Another project is Sensate, a multimedia online journal, in which Schnapp and another metaLAB co-founder, Kara Oehler, recently debuted a multimedia, mashed-up teaser for a book he put out this fall called The Electronic Information Age Book (Princeton Architectural Press). That book itself studies a mash-up moment from the late 1960s and early 70s, when some writers sought to reconceive the paperback novel for the cybernetic age. The genre’s most famous example is The Medium is the Massage, an experimental book (and accompanying LP) that was created by Marshall McLuhan, graphic designer Quentin Fiore, and Jerome Agel, who was credited as “producer.”

What I see in this experimental space is the opportunity for reconnecting forms of high-level research and knowledge in arts and humanistic fields to that very big and frankly expanding audience for culture and knowledge.

MetaLAB is also an incubator for projects that extend beyond the Harvard campus. It has been supporting Zeega, an open-source platform for creating interactive documentaries and inventing new forms of storytelling, founded by Shapins, Burns, and Oehler (an independent journalist and a current Radcliffe- Film Study Center Fellow). Zeega, an independent nonprofit, recently secured funding from the John S. and James L. Knight Foundation when it won the highly competitive Knight News Challenge. Like other metaLAB projects, it harnesses the power of digital technology without erecting forbidding technical barriers that might deter producers or users. [Read more.]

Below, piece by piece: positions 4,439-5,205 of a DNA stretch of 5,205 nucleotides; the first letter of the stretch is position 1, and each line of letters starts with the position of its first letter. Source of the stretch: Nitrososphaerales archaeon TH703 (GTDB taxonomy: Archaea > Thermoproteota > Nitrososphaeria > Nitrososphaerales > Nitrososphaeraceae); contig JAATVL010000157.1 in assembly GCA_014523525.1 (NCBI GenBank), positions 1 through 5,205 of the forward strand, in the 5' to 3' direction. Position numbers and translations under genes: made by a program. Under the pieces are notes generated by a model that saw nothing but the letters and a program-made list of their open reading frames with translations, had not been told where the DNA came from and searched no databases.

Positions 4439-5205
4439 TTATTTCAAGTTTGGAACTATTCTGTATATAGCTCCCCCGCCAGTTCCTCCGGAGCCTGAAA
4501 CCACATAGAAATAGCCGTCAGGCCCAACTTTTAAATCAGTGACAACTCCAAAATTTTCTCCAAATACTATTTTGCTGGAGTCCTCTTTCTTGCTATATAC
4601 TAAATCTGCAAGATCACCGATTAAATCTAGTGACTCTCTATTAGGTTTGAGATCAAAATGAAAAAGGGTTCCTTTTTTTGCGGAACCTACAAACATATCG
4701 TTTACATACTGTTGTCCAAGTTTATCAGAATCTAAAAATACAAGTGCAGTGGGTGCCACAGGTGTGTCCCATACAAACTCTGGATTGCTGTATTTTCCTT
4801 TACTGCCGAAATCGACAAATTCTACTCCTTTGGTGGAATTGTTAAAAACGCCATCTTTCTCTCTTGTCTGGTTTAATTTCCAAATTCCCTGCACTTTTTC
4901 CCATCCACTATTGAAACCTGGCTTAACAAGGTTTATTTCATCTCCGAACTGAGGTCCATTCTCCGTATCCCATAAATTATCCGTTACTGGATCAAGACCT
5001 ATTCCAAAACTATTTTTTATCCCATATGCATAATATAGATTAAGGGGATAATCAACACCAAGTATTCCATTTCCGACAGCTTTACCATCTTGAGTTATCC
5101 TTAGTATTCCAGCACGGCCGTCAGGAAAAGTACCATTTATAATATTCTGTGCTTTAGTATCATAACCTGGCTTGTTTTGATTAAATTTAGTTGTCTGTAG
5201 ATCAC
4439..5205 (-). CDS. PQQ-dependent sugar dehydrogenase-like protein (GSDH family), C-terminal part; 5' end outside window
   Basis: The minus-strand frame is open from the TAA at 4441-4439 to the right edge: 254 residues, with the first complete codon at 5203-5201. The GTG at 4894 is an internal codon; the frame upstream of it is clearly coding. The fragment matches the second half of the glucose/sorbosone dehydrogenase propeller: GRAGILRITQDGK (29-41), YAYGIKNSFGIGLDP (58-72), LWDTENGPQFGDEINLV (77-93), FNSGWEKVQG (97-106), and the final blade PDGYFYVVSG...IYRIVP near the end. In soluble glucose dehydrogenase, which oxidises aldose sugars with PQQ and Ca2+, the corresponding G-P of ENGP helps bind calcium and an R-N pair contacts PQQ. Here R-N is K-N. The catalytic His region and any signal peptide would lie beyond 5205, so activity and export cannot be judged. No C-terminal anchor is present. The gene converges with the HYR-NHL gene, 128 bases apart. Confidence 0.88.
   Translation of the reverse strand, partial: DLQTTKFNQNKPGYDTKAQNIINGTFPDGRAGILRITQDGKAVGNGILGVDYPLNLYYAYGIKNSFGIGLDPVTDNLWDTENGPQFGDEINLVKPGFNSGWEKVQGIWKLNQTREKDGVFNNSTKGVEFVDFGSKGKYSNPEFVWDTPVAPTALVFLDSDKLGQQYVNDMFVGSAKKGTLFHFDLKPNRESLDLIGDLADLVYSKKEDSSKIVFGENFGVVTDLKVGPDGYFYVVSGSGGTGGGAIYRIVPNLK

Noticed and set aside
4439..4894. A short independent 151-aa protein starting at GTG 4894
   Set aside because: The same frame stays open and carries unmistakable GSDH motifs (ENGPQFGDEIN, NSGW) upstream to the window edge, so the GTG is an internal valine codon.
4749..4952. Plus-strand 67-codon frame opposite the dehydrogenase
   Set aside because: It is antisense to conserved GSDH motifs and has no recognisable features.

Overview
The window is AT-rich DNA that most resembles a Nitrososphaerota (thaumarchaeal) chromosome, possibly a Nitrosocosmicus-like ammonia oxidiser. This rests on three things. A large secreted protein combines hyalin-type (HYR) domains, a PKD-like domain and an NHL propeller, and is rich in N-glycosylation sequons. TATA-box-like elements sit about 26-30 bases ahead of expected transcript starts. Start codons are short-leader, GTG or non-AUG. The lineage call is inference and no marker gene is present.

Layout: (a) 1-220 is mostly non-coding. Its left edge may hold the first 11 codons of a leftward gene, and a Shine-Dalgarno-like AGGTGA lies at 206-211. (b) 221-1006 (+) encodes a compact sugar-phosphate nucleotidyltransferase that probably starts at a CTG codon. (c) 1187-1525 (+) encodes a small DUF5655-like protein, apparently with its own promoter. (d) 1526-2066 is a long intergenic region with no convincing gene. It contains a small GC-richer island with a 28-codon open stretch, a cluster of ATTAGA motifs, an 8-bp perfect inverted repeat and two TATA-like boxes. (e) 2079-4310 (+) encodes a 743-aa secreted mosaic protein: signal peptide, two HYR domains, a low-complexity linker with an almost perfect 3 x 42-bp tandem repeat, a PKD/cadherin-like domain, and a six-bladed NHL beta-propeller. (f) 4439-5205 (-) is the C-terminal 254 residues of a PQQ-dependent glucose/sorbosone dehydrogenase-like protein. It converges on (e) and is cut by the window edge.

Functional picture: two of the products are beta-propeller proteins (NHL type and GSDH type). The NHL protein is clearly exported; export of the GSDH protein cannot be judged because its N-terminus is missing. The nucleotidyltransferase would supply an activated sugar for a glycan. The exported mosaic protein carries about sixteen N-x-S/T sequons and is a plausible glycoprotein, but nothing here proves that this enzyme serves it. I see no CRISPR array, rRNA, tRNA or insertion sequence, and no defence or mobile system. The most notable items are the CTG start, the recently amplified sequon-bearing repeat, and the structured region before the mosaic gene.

MetaLAB members are also involved in launching the Digital Public Library of America, a Berkman Center project funded by the Alfred P. Sloan Foundation, and with the creation of a digital archive of the earthquake and tsunami in Japan, a project initiated by Harvard’s Reischauer Institute for Japanese Studies.

Schnapp experiences all of this activity, powerfully shaped by the distinctive opportunities that digital tools create, as a balm for what ails the humanities. “For the past half-century, there’s been this rhetoric of crisis that has been a recurring feature of the conversation in the humanities,” he says. “I read that as a symptom, rather than a reflection of the situation of fact. I think if you look at our era from almost any standpoint, even a very conventional standpoint, involving the production of different forms of culture, the consumption of different forms of culture, the level of public participation in cultural institutions, we’re in an extraordinary era, where there’s really been a tremendous democratization of all kinds of forms of knowledge.”